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Friday, June 19, 2009

A bamboo for global warming

Taiyebpura, a small village in Matar taluka of Kheda district, has become a centre of attraction for farmers, environmentalists and the forest officials of the Gujarat government. Taiyeb Mohammed Zamindar, an 80-year-old farmer of the village, has become an advisor to many other farmers.

All this has happened because of the bamboo plants that Zamindar had planted 15 months ago in 25 acres of land. Usually, bamboo grows in forests, but Zamindar has succeeded in achieving this feat in an area where major crops are wheat and paddy. Bamboo, as a farm crop, takes at least four to five years before it is ready for harvest. However, Zamindar's bamboo crop will be ready next year. This is considered record time considering the local climate and soil conditions. The bamboo variety planted in Taiyebpura is bambusa balcooa. It is a clumping bamboo of Indian origin. The main advantage (of bamboo farming) is that farmers need not worry about any damage to the crop. It is simple and needs only water and manure

The bamboo farming project was carried out under the guidance of Dr N Bharathi, who is advisor to the Central and state governments on bamboo. He is also an advisor to Gujarat Bamboo Mission, and MD Growmore Biotech Ltd Bangalore, which has been the force behind the farming of the plant in Taiyebpura.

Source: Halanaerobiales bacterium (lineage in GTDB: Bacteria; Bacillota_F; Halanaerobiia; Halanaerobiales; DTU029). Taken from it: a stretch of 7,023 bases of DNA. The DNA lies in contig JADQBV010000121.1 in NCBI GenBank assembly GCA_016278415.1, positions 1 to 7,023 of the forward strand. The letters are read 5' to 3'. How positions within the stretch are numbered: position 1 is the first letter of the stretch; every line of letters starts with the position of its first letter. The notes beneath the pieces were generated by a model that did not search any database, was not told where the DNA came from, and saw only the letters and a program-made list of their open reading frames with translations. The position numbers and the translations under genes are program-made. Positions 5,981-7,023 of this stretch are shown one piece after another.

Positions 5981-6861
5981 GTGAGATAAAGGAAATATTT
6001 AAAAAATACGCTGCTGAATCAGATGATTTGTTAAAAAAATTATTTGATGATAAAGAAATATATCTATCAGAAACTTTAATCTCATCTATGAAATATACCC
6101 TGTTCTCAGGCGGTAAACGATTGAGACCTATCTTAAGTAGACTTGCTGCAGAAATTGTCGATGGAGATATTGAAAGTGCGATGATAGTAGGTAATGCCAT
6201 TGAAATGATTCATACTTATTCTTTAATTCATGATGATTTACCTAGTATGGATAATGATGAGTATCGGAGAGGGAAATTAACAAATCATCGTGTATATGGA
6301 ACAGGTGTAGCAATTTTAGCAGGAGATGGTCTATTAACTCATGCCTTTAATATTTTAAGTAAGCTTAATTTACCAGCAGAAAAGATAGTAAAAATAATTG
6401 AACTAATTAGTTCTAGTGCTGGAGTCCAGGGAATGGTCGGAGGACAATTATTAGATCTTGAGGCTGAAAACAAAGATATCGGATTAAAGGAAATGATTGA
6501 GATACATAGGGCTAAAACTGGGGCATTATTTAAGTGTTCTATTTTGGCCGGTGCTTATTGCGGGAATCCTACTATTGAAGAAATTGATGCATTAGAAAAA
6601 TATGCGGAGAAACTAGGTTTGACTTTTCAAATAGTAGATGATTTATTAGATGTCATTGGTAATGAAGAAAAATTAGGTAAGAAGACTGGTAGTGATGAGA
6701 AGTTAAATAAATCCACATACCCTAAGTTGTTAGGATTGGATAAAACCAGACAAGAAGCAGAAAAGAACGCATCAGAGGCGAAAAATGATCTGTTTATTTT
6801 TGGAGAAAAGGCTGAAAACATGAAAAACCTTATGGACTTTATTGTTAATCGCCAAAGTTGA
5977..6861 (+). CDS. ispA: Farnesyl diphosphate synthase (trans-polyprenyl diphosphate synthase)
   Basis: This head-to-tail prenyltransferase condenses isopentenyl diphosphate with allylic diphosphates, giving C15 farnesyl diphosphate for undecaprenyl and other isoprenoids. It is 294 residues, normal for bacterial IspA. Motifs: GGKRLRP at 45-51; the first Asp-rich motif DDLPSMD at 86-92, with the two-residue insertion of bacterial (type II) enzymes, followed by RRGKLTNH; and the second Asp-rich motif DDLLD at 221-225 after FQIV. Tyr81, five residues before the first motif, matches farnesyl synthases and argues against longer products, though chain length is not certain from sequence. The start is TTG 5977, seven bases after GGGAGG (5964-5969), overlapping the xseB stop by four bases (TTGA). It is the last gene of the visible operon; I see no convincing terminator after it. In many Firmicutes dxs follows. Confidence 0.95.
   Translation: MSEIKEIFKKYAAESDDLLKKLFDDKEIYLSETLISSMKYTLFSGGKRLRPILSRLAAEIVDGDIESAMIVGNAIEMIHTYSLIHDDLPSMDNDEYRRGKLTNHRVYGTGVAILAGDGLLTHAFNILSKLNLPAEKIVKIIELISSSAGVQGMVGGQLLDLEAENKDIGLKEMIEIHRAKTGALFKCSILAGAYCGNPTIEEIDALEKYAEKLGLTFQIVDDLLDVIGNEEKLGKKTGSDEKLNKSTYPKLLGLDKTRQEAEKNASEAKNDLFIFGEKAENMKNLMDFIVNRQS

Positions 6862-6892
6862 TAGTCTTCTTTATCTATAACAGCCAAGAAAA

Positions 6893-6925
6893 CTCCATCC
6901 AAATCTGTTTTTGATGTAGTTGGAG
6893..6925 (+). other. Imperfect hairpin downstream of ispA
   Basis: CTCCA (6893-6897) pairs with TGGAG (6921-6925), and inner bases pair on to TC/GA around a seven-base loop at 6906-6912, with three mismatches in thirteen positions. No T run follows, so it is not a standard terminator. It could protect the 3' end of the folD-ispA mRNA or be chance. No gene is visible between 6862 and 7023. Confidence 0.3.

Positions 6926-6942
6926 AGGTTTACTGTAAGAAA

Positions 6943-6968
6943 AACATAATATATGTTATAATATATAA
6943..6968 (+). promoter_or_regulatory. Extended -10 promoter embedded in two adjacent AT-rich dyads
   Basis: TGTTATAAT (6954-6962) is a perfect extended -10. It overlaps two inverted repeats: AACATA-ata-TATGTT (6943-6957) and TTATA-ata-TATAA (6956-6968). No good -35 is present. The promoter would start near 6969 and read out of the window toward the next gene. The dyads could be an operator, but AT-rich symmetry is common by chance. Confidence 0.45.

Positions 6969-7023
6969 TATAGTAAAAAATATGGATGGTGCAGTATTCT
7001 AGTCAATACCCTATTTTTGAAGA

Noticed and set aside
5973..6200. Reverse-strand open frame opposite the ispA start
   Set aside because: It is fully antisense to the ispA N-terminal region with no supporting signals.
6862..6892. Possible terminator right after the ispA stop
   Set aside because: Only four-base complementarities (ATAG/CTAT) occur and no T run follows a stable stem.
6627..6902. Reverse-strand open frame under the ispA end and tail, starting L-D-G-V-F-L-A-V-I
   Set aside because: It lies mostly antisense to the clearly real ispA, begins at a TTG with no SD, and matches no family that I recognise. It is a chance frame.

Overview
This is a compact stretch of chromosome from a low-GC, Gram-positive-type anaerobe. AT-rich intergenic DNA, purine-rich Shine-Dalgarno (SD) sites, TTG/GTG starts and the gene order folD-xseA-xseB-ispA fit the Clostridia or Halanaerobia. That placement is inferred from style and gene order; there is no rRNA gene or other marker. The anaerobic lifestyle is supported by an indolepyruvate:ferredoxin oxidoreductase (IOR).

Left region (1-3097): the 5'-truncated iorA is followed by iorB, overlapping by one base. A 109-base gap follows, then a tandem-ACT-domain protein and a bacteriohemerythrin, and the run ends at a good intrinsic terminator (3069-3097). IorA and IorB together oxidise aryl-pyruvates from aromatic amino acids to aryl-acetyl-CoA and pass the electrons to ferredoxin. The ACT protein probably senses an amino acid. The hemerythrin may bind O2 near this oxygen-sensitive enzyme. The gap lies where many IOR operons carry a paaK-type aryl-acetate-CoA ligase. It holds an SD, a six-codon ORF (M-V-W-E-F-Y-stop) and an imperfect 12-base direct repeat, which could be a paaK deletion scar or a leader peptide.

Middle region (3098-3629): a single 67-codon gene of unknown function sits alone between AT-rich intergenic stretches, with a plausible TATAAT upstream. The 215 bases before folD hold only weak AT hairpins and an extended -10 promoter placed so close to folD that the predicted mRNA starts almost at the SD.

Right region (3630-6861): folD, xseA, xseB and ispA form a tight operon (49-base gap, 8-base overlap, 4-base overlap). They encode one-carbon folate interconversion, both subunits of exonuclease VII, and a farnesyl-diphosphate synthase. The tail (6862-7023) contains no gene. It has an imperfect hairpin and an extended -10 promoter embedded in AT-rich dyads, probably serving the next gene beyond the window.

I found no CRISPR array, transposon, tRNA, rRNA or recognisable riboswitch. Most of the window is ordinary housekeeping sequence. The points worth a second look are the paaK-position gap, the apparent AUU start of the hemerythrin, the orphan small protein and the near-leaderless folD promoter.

Bamboo is a no-death plant. It is an answer to global warming, as it absorbs the highest amount of carbon. Its growth is fast because of the absorption of carbon from the atmosphere and this makes it good for the environment as well.

According to the India's National Bamboo Mission, the size of the domestic bamboo industry is about Rs 6,505 crore and it is estimated to grow to Rs 26,000 crore by 2015. However, despite it being a big domestic industry, India has failed to make a mark in the global market.

The world bamboo industry is worth 10 billion dollars of which China's share is nearly 50 per cent. The world market for bamboo is expected to reach about 20 billion dollars by 2015.

Ref: Kamran Sulaimani, Yahoo News, Jun 18, 2009